[ARTUS, Thomas, sieur d’Embry]. ~ Les Hermaphrodites. [L’Isle des Hermaphrodites nouvellement descouverte. Avec les moeurs, loix, coustume & ordonances des habitans d’icelle]. [N.p ?France, N.d. c. 1605].
12mo (138 × 76 mm), pp. , 235,  (including 2 blank leaves), 191, , including engraved title by L. Gaultier. Lightly browned throughout, with minor waterstain affecting outer margins of most leaves (but to variable extent), paper flaw to margins of pp. 107-8 and 135-6 just touching a few letters. Contemporary red morocco gilt, sides with single ruled borders enclosing small central arms (Clausse de Marchaumont), spine with 3 raised bands, ruled and lettered in gilt ‘Hema/phrod’. Slightly rubbed, expert repair to upper joint and corners. A most attractive copy. Small early annotations to verso of front free endpaper. Modern bookplate of Dominique Goytino.
First edition of Artus’s satire on Henri III of France (assassinated in 1589) who was reputedly fond of cross-dressing and whose court was widely criticised for decadence and immorality.
Les Hermaphrodites describes a realm populated by men who dress as women, not strictly hermaphrodite but preoccupied by dress, hairstyle, makeup, extravagant gesture and speech. Also concerned with the laws and customs of the hermaphrodite kingdom, the satire operates by presenting Henri’s court as both dissolute and against nature. In so doing it reflects in great detail contemporary attitudes (both positive and negative) to gender-blurring of any sort, whether social or sexual. At one point, for example, Artus writes ironically that cross-dressing was perfectly permissible: ‘Chacun pourra s’abiller à sa fantasie, pourveu que ce soit bravement, superbement, & sans aucune distinction ny consideration de sa qualité ou faculté’, thus combining his disapproval with a suggestion of the negation of natural order or rank.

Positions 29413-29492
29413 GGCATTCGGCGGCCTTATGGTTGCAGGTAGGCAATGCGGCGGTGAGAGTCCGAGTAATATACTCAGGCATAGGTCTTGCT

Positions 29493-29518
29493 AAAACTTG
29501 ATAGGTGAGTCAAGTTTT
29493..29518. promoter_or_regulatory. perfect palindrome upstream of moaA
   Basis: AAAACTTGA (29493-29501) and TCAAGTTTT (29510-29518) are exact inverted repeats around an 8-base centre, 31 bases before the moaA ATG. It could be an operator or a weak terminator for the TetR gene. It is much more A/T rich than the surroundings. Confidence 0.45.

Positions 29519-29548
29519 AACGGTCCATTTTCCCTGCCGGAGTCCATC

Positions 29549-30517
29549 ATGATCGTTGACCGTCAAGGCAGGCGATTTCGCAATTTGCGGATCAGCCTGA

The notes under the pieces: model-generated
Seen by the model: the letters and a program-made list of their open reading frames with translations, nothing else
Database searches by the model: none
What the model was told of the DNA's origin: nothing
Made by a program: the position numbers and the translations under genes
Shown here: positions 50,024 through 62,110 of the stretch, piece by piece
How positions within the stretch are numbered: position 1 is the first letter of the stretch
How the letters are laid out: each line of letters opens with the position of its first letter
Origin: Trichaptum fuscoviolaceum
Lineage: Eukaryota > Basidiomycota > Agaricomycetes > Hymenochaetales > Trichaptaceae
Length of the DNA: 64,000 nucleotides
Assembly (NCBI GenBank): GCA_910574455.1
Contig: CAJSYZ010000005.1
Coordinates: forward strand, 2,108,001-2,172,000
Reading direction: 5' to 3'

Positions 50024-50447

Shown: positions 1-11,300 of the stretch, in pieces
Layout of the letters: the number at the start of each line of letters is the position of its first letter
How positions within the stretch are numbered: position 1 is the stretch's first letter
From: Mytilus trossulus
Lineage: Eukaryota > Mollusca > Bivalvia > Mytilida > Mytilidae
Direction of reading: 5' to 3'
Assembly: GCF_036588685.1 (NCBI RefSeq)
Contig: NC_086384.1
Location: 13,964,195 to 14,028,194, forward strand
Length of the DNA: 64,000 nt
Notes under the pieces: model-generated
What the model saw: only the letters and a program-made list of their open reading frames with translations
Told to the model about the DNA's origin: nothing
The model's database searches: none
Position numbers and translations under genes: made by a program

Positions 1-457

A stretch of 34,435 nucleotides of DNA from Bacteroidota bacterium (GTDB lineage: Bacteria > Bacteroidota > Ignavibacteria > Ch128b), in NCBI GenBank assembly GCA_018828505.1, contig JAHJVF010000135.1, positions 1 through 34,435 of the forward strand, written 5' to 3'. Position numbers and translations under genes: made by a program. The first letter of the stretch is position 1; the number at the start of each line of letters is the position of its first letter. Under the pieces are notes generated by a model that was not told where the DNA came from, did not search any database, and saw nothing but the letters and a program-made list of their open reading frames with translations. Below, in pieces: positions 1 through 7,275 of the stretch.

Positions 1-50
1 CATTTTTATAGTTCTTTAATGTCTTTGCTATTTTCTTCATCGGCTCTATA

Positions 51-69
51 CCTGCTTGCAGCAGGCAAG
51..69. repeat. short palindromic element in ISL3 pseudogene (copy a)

The engraved title depicts a figure of ambiguous gender (perhaps Henri himself) in male breeches, but full-hipped, with a suggestion of female breasts and a floral coiffe, with the legend ‘A tous accords’. Below it is the text:
‘Je ne suis masle ny femelle
Et sy je suis bien en ceruelle
Le quell des deux je doibs choisir
Mais qu’importe à qui on ressamble
Il vault mieux les avoir ensemble
On en reçoit double Plaisir.’
Henri’s sexuality was the subject of numerous contemporary satires. His taste for cross-dressing was well-known and his sexual orientation a matter of speculation, since he enjoyed close relationships with his male mignons (providing plenty of ammunition for moralistic detractors) but also well-publicised affairs with a succession of mistresses.
The second part of the book is Discours de Jacophile a Limne. Les Hermaphrodites was republished in 1724 with the title Description de l’isle des Hermaphrodites. This reprint is comparatively common, while the first edition is notably rare.
The arms of the contemporary binding are of the Clausse de Marchaumont family, probably those of courtier Henri (d. 1613), the eldest son of Henry II’s secreatary of state Cosme Clausse, who served as Henry III’s ambassador to the Swiss states.